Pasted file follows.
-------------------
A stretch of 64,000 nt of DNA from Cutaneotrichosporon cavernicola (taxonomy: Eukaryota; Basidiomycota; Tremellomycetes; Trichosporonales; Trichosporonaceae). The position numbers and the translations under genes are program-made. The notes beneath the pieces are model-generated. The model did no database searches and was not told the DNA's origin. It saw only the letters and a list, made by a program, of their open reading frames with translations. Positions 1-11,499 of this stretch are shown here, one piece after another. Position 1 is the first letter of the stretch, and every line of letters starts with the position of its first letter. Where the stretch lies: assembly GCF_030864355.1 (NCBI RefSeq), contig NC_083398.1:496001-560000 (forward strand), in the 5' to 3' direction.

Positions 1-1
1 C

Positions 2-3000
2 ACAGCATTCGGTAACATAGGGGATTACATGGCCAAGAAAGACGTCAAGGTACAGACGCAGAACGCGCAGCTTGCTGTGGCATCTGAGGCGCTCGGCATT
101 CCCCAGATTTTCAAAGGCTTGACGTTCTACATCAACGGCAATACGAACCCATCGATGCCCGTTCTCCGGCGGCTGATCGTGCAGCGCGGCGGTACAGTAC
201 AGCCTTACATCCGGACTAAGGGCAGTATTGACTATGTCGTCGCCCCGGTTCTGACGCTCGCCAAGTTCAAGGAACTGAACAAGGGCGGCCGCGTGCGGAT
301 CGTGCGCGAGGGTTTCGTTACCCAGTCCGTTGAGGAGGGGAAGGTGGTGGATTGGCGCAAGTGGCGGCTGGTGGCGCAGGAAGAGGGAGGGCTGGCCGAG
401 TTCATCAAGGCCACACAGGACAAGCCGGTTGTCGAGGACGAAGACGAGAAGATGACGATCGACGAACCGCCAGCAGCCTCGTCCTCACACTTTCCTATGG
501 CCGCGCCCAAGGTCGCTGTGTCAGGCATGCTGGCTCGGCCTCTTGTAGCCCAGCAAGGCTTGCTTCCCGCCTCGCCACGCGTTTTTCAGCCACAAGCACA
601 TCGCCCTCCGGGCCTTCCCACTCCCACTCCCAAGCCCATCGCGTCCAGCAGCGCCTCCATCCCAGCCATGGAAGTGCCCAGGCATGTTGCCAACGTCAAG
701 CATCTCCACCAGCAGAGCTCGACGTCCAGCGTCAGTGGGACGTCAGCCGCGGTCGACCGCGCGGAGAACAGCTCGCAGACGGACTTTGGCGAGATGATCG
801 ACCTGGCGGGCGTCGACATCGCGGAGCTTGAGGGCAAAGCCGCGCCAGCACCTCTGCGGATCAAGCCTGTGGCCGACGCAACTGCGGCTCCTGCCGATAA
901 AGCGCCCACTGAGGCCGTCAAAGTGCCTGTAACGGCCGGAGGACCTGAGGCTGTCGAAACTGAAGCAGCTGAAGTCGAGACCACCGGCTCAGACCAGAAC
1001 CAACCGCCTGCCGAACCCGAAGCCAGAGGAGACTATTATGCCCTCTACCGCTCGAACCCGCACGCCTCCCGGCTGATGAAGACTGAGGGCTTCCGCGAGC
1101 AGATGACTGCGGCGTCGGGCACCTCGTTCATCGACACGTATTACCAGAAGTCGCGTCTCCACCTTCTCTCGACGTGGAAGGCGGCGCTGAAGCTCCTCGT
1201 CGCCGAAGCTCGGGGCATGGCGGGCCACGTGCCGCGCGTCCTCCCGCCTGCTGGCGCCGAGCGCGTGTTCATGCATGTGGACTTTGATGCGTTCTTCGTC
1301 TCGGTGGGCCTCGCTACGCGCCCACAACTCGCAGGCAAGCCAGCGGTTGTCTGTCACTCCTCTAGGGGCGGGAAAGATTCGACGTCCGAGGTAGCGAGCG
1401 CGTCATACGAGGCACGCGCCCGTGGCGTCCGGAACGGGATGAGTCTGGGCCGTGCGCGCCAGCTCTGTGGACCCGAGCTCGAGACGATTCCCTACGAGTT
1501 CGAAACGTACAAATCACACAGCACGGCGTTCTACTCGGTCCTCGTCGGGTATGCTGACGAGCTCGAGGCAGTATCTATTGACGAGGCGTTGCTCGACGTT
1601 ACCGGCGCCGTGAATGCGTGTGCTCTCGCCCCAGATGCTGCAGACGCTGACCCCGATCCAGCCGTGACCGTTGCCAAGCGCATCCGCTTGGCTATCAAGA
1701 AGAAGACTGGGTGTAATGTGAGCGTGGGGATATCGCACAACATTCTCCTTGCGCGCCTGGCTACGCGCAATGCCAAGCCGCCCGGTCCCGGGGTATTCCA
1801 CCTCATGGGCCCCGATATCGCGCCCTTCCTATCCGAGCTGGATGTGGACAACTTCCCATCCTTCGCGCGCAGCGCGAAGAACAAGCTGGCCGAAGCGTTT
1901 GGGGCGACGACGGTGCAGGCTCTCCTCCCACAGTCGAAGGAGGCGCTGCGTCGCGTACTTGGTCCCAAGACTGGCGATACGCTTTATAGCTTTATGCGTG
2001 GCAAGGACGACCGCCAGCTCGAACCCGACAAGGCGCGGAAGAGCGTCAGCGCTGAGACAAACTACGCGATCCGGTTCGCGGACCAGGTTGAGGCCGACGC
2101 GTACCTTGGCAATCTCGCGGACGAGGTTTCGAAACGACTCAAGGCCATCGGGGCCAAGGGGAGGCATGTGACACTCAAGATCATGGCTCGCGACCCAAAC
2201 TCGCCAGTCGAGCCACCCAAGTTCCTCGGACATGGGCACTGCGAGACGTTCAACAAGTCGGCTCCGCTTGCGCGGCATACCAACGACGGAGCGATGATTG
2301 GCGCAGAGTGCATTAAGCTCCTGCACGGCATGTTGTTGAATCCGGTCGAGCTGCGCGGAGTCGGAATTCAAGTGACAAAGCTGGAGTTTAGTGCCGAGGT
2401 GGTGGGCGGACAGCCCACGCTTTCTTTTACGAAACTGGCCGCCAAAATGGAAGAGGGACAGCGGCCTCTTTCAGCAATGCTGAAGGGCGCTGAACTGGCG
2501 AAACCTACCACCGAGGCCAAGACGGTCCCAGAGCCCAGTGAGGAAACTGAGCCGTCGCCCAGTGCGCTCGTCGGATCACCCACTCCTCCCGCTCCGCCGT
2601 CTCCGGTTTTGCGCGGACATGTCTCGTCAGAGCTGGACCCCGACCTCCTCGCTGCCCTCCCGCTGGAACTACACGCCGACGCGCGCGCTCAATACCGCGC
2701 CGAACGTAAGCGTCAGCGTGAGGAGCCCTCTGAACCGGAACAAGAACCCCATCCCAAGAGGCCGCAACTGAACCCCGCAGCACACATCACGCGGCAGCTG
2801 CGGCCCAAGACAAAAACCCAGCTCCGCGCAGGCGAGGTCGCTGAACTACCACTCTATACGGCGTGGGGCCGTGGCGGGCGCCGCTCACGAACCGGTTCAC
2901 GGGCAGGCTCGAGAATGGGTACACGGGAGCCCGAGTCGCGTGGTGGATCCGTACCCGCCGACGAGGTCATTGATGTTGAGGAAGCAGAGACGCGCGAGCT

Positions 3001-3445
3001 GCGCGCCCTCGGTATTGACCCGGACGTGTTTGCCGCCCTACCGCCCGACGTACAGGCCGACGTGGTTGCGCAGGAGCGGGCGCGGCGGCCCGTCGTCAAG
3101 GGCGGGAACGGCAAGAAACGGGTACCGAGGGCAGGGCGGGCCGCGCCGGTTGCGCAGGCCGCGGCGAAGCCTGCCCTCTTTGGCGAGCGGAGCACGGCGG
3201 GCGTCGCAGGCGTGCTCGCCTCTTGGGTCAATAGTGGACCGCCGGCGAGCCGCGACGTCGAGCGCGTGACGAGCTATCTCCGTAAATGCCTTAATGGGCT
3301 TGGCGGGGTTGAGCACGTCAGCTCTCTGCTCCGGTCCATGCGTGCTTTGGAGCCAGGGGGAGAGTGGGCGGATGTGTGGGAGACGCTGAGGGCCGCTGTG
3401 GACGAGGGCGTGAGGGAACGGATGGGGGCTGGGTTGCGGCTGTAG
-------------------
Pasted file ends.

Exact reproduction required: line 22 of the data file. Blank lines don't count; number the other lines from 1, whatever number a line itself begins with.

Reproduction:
1701 AGAAGACTGGGTGTAATGTGAGCGTGGGGATATCGCACAACATTCTCCTTGCGCGCCTGGCTACGCGCAATGCCAAGCCGCCCGGTCCCGGGGTATTCCA